Administrative Assistants as Managers

Administrative Assistant Resource
April 8, 2014 — 2,679 views  
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The term “administrative assistant” describes a wide range of jobs where the person holding the position offers administrative support to colleagues in business enterprises. A good administrative assistant more often than not has excellent managerial qualities.

Types of administrative assistants

Depending on the office, there are a number of managerial tasks which comes under the role of administrative assistants:

  • Employees holding the position of administrative assistant usually offer support to particular teams or departments in a company, like Accounting, Sales and Marketing, Human Resources or even Information Technology. In smaller firms, a single administrative assistant (admin for short) provides vital support to everyone in office.
  • Executive assistants or secretaries provide much needed support to high rankling company heads or a small cluster of executives. Responsibilities include handling sensitive or private personal and corporate information.
  • The principal task of a receptionist is answering the telephone and greeting visitors who come to the office.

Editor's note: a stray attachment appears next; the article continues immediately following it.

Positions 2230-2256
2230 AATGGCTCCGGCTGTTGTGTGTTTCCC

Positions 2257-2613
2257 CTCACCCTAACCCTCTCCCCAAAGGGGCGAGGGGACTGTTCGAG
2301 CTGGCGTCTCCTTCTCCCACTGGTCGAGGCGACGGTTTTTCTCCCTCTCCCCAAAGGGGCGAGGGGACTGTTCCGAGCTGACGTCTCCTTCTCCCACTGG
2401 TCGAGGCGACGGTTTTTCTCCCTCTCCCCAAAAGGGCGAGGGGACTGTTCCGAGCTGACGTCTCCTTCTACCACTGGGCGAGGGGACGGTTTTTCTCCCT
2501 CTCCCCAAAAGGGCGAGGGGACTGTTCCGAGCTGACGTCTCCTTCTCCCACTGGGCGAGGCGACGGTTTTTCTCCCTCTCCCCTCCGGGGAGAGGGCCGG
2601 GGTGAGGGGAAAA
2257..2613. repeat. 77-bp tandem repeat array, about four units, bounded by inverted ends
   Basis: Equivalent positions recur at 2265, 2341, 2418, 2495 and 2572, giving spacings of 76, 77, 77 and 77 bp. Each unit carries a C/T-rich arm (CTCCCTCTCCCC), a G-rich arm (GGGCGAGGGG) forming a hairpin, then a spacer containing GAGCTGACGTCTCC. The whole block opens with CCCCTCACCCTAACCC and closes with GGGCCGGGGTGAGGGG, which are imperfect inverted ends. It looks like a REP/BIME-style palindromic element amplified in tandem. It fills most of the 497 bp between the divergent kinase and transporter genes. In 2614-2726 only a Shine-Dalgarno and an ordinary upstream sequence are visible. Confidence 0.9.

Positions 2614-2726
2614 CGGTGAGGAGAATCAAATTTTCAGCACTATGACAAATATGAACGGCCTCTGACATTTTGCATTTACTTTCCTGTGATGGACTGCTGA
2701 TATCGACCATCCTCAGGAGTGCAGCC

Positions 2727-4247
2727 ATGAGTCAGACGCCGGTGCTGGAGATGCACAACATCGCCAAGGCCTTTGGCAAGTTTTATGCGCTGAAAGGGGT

• Project assistants are tasked with providing support for a particular individual, and responsibilities frequently include personal errands of the boss.
  • Clerks provide office support which is limited to particular tasks like data entry or filing.
  • Accounting assistants offer support to the Accounts Payable, Accounts Receivable and Finance departments. In such jobs, the individual knows detailed accounting practices.
  • Production assistants offer support to groups and people in television and film production.

Duties

Administrative assistants perform a number of functions, like:

  • Assist with all the aspects of logistics, equipment inventory, administrative management and directory maintenance.
  • Manage the inventory of supplies and assets and monitor the stocks' critical level. They also submit invoices and source suppliers.
  • Coordinate between operating units and departments to resolve daily operational and administrative problems.
  • Schedule and coordinate meetings, events, interviews and similar activities.
  • Sending out and receiving packages and mail.
  • Formulating business correspondence using computer software like spreadsheet and word processing.
  • Managing files and sending faxes.
  • Identify and research important sources of data.
  • Wide ranging office support.
  • Preparing the minutes of the meeting, internal support materials and meeting notes.
  • Sending and receiving forms for the employer.
  • All daily operational matters.

 Expectations from employers

Employers prefer knowledgeable people. They should have that winning combination of personal charisma, skills and attitudes. Employers look for:

  • Strong commitment towards work
  • Professionalism and productivity
  • Technical skills

A good administrative assistant is an excellent problem solver, capable of critical thinking. He or she must also possess superlative collaboration and teamwork skills.

Administrative Assistant Resource